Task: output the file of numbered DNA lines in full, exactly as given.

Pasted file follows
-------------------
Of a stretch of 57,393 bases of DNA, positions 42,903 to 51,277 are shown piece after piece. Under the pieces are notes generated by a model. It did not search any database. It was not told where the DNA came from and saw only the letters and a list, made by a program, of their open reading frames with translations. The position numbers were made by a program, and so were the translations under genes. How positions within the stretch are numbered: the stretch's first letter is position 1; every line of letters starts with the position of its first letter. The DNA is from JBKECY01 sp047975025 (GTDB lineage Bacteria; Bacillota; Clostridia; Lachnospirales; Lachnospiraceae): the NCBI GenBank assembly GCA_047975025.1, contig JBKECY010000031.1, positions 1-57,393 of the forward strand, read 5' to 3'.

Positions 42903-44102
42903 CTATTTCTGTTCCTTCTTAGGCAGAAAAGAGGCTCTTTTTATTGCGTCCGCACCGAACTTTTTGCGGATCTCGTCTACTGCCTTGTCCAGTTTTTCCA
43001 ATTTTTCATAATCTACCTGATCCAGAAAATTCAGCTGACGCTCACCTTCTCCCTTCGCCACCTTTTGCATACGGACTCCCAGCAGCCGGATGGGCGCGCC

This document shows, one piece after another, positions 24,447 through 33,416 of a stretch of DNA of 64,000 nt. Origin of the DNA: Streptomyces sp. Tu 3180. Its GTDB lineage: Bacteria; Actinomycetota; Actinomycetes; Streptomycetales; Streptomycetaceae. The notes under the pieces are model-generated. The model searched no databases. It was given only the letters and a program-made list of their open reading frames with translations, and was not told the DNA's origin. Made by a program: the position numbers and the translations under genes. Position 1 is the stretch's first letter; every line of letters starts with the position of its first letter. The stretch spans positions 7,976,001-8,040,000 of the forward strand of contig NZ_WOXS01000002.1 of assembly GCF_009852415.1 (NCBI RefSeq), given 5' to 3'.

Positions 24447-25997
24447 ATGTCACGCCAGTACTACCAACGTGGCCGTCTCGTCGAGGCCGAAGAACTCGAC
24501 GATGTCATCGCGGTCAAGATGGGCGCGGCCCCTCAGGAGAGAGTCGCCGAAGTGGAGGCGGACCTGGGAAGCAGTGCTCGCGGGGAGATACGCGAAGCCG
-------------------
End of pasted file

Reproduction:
Of a stretch of 57,393 bases of DNA, positions 42,903 to 51,277 are shown piece after piece. Under the pieces are notes generated by a model. It did not search any database. It was not told where the DNA came from and saw only the letters and a list, made by a program, of their open reading frames with translations. The position numbers were made by a program, and so were the translations under genes. How positions within the stretch are numbered: the stretch's first letter is position 1; every line of letters starts with the position of its first letter. The DNA is from JBKECY01 sp047975025 (GTDB lineage Bacteria; Bacillota; Clostridia; Lachnospirales; Lachnospiraceae): the NCBI GenBank assembly GCA_047975025.1, contig JBKECY010000031.1, positions 1-57,393 of the forward strand, read 5' to 3'.

Positions 42903-44102
42903 CTATTTCTGTTCCTTCTTAGGCAGAAAAGAGGCTCTTTTTATTGCGTCCGCACCGAACTTTTTGCGGATCTCGTCTACTGCCTTGTCCAGTTTTTCCA
43001 ATTTTTCATAATCTACCTGATCCAGAAAATTCAGCTGACGCTCACCTTCTCCCTTCGCCACCTTTTGCATACGGACTCCCAGCAGCCGGATGGGCGCGCC

This document shows, one piece after another, positions 24,447 through 33,416 of a stretch of DNA of 64,000 nt. Origin of the DNA: Streptomyces sp. Tu 3180. Its GTDB lineage: Bacteria; Actinomycetota; Actinomycetes; Streptomycetales; Streptomycetaceae. The notes under the pieces are model-generated. The model searched no databases. It was given only the letters and a program-made list of their open reading frames with translations, and was not told the DNA's origin. Made by a program: the position numbers and the translations under genes. Position 1 is the stretch's first letter; every line of letters starts with the position of its first letter. The stretch spans positions 7,976,001-8,040,000 of the forward strand of contig NZ_WOXS01000002.1 of assembly GCF_009852415.1 (NCBI RefSeq), given 5' to 3'.

Positions 24447-25997
24447 ATGTCACGCCAGTACTACCAACGTGGCCGTCTCGTCGAGGCCGAAGAACTCGAC
24501 GATGTCATCGCGGTCAAGATGGGCGCGGCCCCTCAGGAGAGAGTCGCCGAAGTGGAGGCGGACCTGGGAAGCAGTGCTCGCGGGGAGATACGCGAAGCCG